Clare So

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12 years, 6 days
Waterloo, Ontario, Canada

I was a software developer in Math and Research groups in 2007-2012.  I reviewed most of the contributions from Maplesoft's academic research labs.  In addition, I was one of the maintainers of the math library in Maple.  My involvement in Maple started in my undergraduate career when I worked at one of Maplesoft's affiliated academic research labs.

I hold BSc and MSc degrees in Computer Science from The University of Western Ontario, London, Canada.

My public LinkedIn profile: http://ca.linkedin.com/in/claremso

MaplePrimes Activity


These are replies submitted by Clare So

Thanks for starting another interesting series of blog posts.

Could you please include a one or two references of your sparse polynomial arithmetic work in posts if possible?  Some advanced users in the Mapleprimes community may be interested in a formal explanation.

Keep up the good work!

Occasionally I am greeted with the error message "Too many connections" from Mapleprimes.  It is a good thing that this site has many visitors, but this means temporary down time for some others.

I waited for some more interesting discussion on your reply to the "Axiom VS Maple" post, but nothing turned up.

Please see ?ExcelTools,Import for more details.

Please see ?ExcelTools,Import for more details.

Selecting rows of Matrices using A[1] notation works starting Maple 12.

Selecting rows of Matrices using A[1] notation works starting Maple 12.

Just a last remark - The result of LinearAlgebra[Row] and LinearAlgebra[Column] can be converted to a vector using "convert":

> M:=Matrix([[1,2,2],[3,2,0],[4,5,7],[8,3,5]]);
                                   [1    2    2]
                                   [           ]
                                   [3    2    0]
                              M := [           ]
                                   [4    5    7]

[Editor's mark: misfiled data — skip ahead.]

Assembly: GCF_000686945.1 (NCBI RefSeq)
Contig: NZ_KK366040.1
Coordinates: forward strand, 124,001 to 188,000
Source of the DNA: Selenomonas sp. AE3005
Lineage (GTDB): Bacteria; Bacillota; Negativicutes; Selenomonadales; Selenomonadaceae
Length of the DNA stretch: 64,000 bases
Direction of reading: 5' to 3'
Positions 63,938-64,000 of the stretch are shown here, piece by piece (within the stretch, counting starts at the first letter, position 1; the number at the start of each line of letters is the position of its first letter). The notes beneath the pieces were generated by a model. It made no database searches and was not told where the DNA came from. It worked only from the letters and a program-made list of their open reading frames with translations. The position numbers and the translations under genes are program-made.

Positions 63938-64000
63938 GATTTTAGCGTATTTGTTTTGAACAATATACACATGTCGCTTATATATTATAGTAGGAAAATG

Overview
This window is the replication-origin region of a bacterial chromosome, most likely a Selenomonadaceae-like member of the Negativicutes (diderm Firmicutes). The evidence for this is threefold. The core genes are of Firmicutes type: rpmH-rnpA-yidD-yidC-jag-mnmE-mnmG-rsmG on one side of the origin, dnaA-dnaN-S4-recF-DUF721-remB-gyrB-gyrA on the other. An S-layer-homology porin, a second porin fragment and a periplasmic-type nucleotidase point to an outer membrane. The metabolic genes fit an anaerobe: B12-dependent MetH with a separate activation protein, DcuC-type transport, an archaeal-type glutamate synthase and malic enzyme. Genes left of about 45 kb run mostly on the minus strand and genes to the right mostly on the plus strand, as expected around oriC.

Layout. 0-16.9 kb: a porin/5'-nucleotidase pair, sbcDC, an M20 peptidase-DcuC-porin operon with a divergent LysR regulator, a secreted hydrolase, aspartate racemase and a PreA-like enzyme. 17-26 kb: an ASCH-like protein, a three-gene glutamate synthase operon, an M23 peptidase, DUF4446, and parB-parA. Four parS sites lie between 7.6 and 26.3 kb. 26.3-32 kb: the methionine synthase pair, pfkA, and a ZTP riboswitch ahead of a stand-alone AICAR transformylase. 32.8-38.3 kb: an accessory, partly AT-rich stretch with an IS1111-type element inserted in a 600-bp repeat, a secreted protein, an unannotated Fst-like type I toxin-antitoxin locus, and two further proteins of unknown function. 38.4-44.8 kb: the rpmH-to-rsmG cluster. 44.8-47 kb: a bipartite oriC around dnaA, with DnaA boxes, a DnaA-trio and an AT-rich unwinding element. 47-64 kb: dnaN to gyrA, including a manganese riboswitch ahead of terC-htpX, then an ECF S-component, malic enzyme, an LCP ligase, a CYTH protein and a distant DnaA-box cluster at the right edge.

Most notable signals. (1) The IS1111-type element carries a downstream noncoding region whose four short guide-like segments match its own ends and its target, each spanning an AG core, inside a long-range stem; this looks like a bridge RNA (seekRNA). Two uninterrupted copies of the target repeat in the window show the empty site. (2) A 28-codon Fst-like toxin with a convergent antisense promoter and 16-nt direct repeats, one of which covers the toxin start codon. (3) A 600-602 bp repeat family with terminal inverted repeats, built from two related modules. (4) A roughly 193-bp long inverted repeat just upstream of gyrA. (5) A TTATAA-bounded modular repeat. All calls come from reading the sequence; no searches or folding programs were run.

[           ]
                                   [8    3    5]

> row:=LinearAlgebra[Row](M,2):
> row:=convert(row,vector);
                               row := [3, 2, 0]

> type(row,vector);
                                     true

> column:=LinearAlgebra[Column](M,2):
> column:=convert(column,vector);
                            column := [2, 2, 5, 3]

> type(column,vector);               
                                     true

Just a last remark - The result of LinearAlgebra[Row] and LinearAlgebra[Column] can be converted to a vector using "convert":

> M:=Matrix([[1,2,2],[3,2,0],[4,5,7],[8,3,5]]);
                                   [1    2    2]
                                   [           ]
                                   [3    2    0]
                              M := [           ]
                                   [4    5    7]
                                   [           ]
                                   [8    3    5]

> row:=LinearAlgebra[Row](M,2):
> row:=convert(row,vector);
                               row := [3, 2, 0]

> type(row,vector);
                                     true

> column:=LinearAlgebra[Column](M,2):
> column:=convert(column,vector);
                            column := [2, 2, 5, 3]

> type(column,vector);               
                                     true

This looks cool.  What did you do to Medit?

This looks cool.  What did you do to Medit?

According to infolevel's help page, the following values are used as the infolevel integer values in the Maple library:

  • Level 1: reserved for information that the user must be told.
  • Level 2,3: general information, including technique or algorithm being used.
  • Level 4,5: more detailed information about how the problem is being solved

According to infolevel's help page, the following values are used as the infolevel integer values in the Maple library:

  • Level 1: reserved for information that the user must be told.
  • Level 2,3: general information, including technique or algorithm being used.
  • Level 4,5: more detailed information about how the problem is being solved

Jacques, the approach you have mentioned in your post is called "user centred design" in HCI (Human Computer Interaction). This design philosophy is well documented and discussed in HCI literature.

(I am another developer who listens to your opinion!)

 

I think that Jacques does not need a *guided* tour of Waterloo Region.   ;-)

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